I share the truth about espionage. After serving in the US Air Force and the Central Intelligence Agency, I have seen the value and impact of well organized, well executed intelligence operations. The same techniques that shape international events can also serve everyday people in their daily lives. I have witnessed the benefits in my own life and the lives of my fellow Agency officers. Now my mission is to share that knowledge with all people. Some will listen, some will not. But the future has always been shaped by those who learn.

This is my second AMA and I am excited to support this community again!

I have been verified privately by the IAMA moderators.

UPDATE: Many thanks to everyone who engaged in this AMA - the questions were great! If you have any more questions for me, head over to r/EverydayEspionage and you'll find me there! Godspeed, #EverydaySpy

Comments: 419 • Responses: 94  • Date: 

nocturnal80139 karma

What is the one spy trick you would teach everyone in this AMA right now that they can use to improve their life instantly?

imAndrewBustamante103 karma

I actually answer that question in my podcast episode 'Perspective vs. Perception'! This is one of my favorite questions.

Learning to look at the world through another person's point of view is the most important and valuable skill a spy learns. It gives them the ability to predict human behavior and build the empathy needed to understand a person's motivations and needs. These are critical elements in recruiting an intelligence source, and they also have tremendous impact on building relationships, negotiating business deals, building a professional network, and even everyday parenting!

imAndrewBustamante11 karma

Thank you sir!

DasMedic2135 karma

Do you consider it important for your average citizen to familiarize themselves with espionage/spy craft technology?

Why or why not?

Bonus: do you feel like your work has been worth it?

imAndrewBustamante47 karma

A resounding YES to both! Plus a moment of genuine appreciation for those still doing the work every day.

The everyday person can learn a lot about protection privacy and maximising information security by studying just a little bit of spy tech. From geo-location to the weaknesses of end-to-end encryption, and even the risks associated with giving bad guys tools like the iPhone to protect their malicious intentions.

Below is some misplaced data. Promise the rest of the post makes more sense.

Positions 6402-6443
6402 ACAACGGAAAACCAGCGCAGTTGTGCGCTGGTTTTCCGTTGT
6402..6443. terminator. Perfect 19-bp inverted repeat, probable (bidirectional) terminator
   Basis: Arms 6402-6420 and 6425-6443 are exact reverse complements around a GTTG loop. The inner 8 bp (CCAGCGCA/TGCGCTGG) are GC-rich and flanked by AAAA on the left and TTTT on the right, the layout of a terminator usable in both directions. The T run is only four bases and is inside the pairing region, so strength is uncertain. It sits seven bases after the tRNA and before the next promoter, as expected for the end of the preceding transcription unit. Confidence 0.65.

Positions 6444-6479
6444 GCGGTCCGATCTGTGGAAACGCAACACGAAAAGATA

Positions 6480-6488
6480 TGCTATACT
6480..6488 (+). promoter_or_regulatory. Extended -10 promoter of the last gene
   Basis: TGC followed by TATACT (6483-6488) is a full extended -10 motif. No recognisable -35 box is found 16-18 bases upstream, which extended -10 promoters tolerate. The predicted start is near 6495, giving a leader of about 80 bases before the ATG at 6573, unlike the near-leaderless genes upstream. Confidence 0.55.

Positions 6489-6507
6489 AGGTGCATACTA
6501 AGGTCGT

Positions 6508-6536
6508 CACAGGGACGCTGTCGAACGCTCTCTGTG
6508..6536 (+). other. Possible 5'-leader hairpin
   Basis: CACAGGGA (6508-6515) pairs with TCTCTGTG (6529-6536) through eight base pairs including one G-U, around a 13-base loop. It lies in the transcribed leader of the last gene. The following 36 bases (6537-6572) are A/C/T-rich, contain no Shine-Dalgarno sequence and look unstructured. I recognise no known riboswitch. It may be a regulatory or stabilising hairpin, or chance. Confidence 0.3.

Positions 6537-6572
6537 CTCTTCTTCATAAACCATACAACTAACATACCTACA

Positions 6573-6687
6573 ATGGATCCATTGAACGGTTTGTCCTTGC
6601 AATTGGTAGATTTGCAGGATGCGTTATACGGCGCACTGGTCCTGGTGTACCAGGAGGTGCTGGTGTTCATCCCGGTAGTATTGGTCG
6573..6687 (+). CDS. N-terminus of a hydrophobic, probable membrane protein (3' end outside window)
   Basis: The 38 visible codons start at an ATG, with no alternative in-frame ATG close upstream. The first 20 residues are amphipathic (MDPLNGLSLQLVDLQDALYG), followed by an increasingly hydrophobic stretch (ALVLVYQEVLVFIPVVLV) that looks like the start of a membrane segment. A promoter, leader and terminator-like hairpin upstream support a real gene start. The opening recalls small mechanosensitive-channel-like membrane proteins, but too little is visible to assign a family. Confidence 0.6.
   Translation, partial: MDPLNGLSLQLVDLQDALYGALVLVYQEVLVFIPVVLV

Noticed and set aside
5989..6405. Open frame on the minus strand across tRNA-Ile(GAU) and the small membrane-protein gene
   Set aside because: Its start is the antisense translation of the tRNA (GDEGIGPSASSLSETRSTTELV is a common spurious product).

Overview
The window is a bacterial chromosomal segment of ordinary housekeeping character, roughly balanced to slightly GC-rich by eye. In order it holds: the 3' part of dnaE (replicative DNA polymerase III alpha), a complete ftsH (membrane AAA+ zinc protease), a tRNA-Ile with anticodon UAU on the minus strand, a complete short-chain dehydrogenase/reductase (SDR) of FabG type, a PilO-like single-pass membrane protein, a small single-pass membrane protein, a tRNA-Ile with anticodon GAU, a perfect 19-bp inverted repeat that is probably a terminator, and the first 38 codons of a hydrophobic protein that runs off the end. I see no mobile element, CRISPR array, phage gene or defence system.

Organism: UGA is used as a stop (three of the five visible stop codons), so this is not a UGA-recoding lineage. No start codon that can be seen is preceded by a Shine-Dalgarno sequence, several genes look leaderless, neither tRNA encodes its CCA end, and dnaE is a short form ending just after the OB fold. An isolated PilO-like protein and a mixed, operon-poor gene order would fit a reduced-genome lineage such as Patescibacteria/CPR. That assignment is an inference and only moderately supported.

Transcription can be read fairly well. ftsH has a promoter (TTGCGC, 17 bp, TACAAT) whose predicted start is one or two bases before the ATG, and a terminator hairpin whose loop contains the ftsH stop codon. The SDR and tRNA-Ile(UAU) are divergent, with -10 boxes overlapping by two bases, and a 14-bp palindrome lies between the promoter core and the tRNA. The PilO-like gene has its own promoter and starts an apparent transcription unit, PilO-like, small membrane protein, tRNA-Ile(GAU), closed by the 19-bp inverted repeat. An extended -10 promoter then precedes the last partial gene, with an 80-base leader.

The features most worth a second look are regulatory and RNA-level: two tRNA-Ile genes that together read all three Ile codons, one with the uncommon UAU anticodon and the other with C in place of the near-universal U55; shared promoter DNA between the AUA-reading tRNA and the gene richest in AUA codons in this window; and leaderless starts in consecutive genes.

I believe right and wrong are not as black-and-white as we are taught to think. Instead there is a spectrum between them and we have to make our own decisions based on the information available to us... Which is really quite a lot.

expresidentmasks25 karma

Why should we trust anything the CIA says, when they have historically lied to us?

imAndrewBustamante26 karma

You don't have to trust the CIA. They will still put their life on the line for you either way.

flipflopyoulost20 karma

I bet you get this a lot. But which movies would you consider, show the closest depiction of what you were actually doing? Or better how close are movies to reality?

Also. Thank you for your time.

imAndrewBustamante47 karma

Movies are pretty far off base for sure. But they have some fairly realistic elements. TV shows actually do a better job. Amazon's Jack Ryan series was pretty true to form for CIA in the first season. The Americans was also good for tradecraft about 1.5 seasons. The Spy on Netflix now also is pretty solid.

The real work of espionage is intentionally boring/mundane so it gets overlooked, and hence stays clandestine. It's hard to stay secret with bombs, bullets and glamour all around you. Too bad for us...

kassiny20 karma

oh Hello!

  1. What's your opinion on Edward Snowden?
  2. What countries are the most "interesting" for CIA?
  3. Do you believe CIA might have their agents in places like North Korea?
  4. Should I use adBlocker?